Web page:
Sparf v. United States

From Wikipedia, the free encyclopedia
Jump to: navigation, search
Sparf v. United States
Seal of the United States Supreme Court.svg
Submitted March 5, 1894
Decided January 21, 1895
Full case name Sparf and Hansen v. United States
Citations 156 U.S. 51 (more)
15 S. Ct. 273; 39 L. Ed. 343; 1895 U.S. LEXIS 2120
Prior history Error to the Circuit Court of the United States for the Northern District of California
Court membership
Case opinions
Majority Harlan, joined by Fuller, Field, White
Concurrence Jackson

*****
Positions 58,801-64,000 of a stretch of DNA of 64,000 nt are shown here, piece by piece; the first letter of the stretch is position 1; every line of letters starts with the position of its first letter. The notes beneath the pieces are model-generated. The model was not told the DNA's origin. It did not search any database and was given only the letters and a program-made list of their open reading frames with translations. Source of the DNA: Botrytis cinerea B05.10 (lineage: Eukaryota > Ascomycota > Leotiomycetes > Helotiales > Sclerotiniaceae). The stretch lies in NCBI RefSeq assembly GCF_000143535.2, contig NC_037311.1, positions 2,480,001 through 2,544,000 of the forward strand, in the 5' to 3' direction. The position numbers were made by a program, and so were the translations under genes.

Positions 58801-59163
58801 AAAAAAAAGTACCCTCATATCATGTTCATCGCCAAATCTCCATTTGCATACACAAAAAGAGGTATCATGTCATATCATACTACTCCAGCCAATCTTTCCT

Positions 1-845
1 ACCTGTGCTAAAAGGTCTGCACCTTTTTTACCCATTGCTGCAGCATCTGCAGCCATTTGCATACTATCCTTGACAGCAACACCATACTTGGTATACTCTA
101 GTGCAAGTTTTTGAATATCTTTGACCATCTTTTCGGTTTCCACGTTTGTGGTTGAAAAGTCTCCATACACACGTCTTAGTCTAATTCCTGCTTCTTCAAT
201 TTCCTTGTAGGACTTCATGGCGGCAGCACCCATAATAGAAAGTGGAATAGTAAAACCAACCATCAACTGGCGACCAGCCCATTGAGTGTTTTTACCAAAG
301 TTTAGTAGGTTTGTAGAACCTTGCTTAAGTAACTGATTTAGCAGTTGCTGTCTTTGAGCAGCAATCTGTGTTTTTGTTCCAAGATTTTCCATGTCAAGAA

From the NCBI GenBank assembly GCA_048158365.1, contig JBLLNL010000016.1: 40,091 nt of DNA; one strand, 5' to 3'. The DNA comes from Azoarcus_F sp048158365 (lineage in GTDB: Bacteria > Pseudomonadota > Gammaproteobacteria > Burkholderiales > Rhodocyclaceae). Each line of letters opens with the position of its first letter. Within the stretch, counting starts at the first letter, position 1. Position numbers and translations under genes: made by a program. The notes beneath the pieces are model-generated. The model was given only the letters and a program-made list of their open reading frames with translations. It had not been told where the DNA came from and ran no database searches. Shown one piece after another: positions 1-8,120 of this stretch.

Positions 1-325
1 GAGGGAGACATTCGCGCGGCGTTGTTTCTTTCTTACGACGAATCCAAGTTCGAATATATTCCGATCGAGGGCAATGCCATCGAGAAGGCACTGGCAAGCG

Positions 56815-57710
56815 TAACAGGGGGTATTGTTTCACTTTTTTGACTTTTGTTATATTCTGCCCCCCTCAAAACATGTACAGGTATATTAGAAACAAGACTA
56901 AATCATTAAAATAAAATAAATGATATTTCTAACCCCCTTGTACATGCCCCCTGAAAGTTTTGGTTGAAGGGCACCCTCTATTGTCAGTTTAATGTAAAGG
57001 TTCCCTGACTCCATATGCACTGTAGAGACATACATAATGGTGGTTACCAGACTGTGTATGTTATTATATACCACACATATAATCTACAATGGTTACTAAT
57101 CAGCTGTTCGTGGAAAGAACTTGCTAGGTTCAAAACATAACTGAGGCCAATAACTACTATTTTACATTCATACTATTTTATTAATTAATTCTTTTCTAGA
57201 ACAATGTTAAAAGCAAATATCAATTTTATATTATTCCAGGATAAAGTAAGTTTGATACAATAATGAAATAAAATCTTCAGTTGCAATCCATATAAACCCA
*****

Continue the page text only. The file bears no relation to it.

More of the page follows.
Dissent Brewer, joined by Brown
Dissent Gray, joined by Shiras

Sparf v. United States, 156 U.S. 51 (1895),[1] was a case in which the Supreme Court of the United States held that federal judges were not required to inform jurors of their inherent ability to judge the law in a case. The decision was rendered by a five to four judge margin, with two dissenting opinions. The case distinguished itself from earlier precedent in Georgia v. Brailsford (1794) mandating that jurors be informed by the court of their right to judge the case's facts and law (jury nullification).

See also[edit]


  1. ^ 156 U.S. 51 Full text of the opinion courtesy of